|Fig. 1: The Diablo Canyon nuclear power plant located seaside in San Luis Obispo County, California. (Source: Wikimedia Commons)|
Despite the push for clean, renewable energy due to the growing concern surrounding global warming and energy sustainability, nuclear power has remained a highly political, divisive topic. Since the 1960s, there has been a growing movement against nuclear power, particularly in California, to ward off the growing industry.  Those opposed to the proliferation of nuclear plants have had a successful streak within the last decade - with only 99 nuclear reactors in operation in the United States, the canceling of several new reactor plans, and closing of several others. Specifically in California, the lone nuclear power plant that remained was the Diablo Canyon facility in San Luis Obispo (Fig. 1). In an unlikely partnership, Pacific Gas and Electric (PG&E) worked alongside several environmental and labor groups to form an agreement to shut down the Diablo Canyon plant in 2016.  Most recently, Michael Picker - President of the California Public Utilities Commission - announced in January 2018 regulators' unanimous approval of the shutdown, stating that by phasing out nuclear power, California charts a new energy future.  While heavily sought after, the closure of the Diablo Canyon nuclear plant has brought on a new set of questions and challenges for legislators, PG&E, and environmental coalitions.
The Diablo Canyon nuclear power plant has provided electricity to residents of California since 1985. On an annual basis, Diablo Canyon produced nearly 18,000 gigawatt-hours of power - which was used to power 1.7 million homes.  Accordingly, the latest reports from the California Energy Commission detail that a little over 9% of California's power is provided through nuclear energy.  The clean power generated by Diablo Canyon generates energy without production of greenhouse gases. Despite the plant producing clean energy, concern and debate were raised after the 2011 earthquake in Japan that resulted in the Fukushima Daiichi nuclear power plant disaster. California regulators and residents near the plant feared that given Diablo Canyon's proximity to three prominent fault lines, it would only be a matter of time before the plant was rocked by an earthquake with a magnitude the reactors could not withstand.  It was this most recent fear that energized environmental coalitions to lead the charge against nuclear power in California as well as for regulators and providers to analyze the nuclear power plants that remained in operation at the time.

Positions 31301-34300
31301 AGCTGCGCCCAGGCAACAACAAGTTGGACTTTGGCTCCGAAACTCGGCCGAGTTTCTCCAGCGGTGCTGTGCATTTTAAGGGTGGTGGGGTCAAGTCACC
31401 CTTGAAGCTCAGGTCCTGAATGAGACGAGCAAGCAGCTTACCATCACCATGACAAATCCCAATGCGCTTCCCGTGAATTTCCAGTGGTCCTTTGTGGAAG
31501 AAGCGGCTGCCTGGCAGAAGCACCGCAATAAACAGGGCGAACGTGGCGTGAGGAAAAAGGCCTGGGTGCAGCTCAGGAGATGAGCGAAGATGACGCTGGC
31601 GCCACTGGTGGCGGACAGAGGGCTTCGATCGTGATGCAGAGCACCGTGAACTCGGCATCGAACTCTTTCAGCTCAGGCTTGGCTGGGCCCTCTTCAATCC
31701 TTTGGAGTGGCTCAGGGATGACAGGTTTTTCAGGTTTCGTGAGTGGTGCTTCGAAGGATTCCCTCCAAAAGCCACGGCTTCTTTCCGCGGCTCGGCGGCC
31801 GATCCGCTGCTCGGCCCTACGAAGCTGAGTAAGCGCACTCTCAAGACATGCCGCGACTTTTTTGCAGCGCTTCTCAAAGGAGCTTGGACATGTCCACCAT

Initially, PG&E attempted to preserve the San Luis Obispo facility, submitting documents to the federal Nuclear Regulatory Commission indicating that the Diablo Canyon plant could withstand flooding, earthquakes, and tsunamis.  Upon further reflection and negotiations with environmental and labor coalitions, PG&E concluded that the maintenance and operation of Diablo Canyon would be uneconomical, given California's shifting power grid to other renewable energy resources, increased efficiency measures, and customer migration from traditional utilities to local suppliers.  As a result, while the plant will retire its two reactors after their operating licenses expire (in 2024 and 2025), parties on both sides of the Diablo Canyon closure debate are concerned with how PG&E will fill the energy void to power California's residents.